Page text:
May 28, 2004 – LAWFUEL – Kevin J. O’Connor, United States Attorney for the District of Connecticut, announced today that RAYMOND J. WISNIESKI, age 59, of 93 Cognewaugh Road, Cos Cob, Connecticut; OTTO GUHL, JR., age 57, of 745 High Ridge Road, Stamford, Connecticut, and ROBERT J. WILSON, age 62, of 443 Erwin Street, Trumbull, Connecticut. – three former employees of Pitney Bowes in Stamford, Connecticut – were sentenced today by United States District Judge Janet C. Hall in Bridgeport. The three had previously waived indictment and pleaded guilty to a two-count Information charging involvement in a scheme to defraud Pitney Bowes (mail fraud) and with filing a false U.S. personal income tax return.
In separate proceedings in Bridgeport federal court, United States District Judge Janet C. Hall sentenced WISNIESKI to 37 months of imprisonment, GUHL to 21 months of imprisonment, and WILSON to 18 months of imprisonment. The Court also sentenced each to three years of supervised release and a fine of $5,000. Each defendant had already made full restitution to Pitney Bowes and had filed amended tax returns of the years in question and paid any additional taxes owed.
According to documents filed with the Court and statements made in court, from in or about June 1995 through in or about May 2003, while employed at Pitney Bowes, WISNIESKI, GUHL and WILSON engaged in a scheme to defraud Pitney Bowes. In particular, WISNIESKI, an Assistant Controller of the Accounting, Tax and Disbursement Services Department of Mailing Systems Finance, a division of Pitney Bowes, arranged for false entries to be made to the accounting records at Pitney Bowes to the benefit of himself, GUHL and WILSON. GUHL and WILSON worked under WISNIESKI in the same department. The false entries suggested that Pitney Bowes had withheld from the defendants’ income significantly more federal and state income taxes than, in fact, had been withheld. As part of the scheme, the defendants would tell Pitney Bowes that the withholding amounts were mistakenly overstated and have Pitney Bowes refund to them a portion of the monies that the company’s accounting system suggested had been withheld.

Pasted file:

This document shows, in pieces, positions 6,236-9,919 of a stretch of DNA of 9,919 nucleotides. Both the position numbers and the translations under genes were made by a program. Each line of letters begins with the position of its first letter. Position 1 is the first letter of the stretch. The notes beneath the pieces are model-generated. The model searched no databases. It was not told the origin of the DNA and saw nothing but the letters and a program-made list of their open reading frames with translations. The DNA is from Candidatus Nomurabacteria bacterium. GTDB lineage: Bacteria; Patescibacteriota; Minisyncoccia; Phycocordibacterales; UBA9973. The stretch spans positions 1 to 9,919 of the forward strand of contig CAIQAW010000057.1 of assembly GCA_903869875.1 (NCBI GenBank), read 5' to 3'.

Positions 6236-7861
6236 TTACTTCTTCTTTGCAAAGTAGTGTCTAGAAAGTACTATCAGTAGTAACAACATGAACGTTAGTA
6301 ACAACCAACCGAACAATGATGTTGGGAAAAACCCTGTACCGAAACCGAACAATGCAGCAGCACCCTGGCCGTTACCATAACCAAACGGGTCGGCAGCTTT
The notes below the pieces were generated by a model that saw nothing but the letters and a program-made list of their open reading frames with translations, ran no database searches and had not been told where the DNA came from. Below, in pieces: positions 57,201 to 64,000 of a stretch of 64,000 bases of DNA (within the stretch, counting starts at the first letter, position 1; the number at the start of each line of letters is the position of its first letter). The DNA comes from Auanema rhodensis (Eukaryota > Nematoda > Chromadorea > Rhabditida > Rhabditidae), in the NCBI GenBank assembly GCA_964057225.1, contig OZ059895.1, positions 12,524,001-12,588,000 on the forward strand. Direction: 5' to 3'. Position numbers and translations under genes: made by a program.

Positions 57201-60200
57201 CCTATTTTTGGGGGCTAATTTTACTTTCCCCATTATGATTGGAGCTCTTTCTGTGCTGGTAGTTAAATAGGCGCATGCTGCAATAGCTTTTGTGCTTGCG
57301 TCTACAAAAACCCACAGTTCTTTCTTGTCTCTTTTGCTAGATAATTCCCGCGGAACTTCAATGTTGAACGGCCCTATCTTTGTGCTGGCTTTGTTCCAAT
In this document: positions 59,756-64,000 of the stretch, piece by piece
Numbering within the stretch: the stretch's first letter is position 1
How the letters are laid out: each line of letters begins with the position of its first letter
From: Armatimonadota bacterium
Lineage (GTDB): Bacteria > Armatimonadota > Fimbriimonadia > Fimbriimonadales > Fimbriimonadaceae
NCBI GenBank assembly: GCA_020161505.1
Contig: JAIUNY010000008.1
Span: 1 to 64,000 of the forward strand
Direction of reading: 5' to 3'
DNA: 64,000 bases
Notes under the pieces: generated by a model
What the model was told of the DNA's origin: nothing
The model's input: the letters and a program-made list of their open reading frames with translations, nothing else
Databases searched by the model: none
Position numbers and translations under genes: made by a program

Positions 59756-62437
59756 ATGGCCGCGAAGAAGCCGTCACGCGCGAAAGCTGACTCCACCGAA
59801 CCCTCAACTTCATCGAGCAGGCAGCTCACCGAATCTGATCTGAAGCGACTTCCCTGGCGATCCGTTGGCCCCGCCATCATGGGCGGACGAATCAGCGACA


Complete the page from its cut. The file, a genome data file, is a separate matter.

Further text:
Because the defendants would not typically seek payment from Pitney Bowes for the entire overstated withholding amount, Pitney Bowes would still forward to the IRS, at the required time, the taxes that allegedly had been withheld from each defendant’s salary. Thereafter, the defendants would file their yearly federal personal income tax returns. Because the withholding payments made by Pitney Bowes to the IRS far exceeded the taxes due on the defendants’ actual salary, the defendants would each year receive a substantial refund. During the scheme, the tax returns filed by the defendants were materially false because they did not include as income the money the defendants had stolen from Pitney Bowes as a result of their scheme.
During the scheme, WISNIESKI unlawfully obtained $492,972 from Pitney Bowes and failed to pay $112,287 in federal income taxes. GUHL unlawfully obtained $351,496 from Pitney Bowes and failed to pay $78,703 in federal income taxes. WILSON unlawfully obtained $177,200 from Pitney Bowes and failed to pay $37,036 in federal income taxes.
The case was investigated by Special Agents with the Federal Bureau of Investigation and the Internal Revenue Service, Criminal Investigation. The case was prosecuted by Assistant United States Attorney Christopher W. Schmeisser.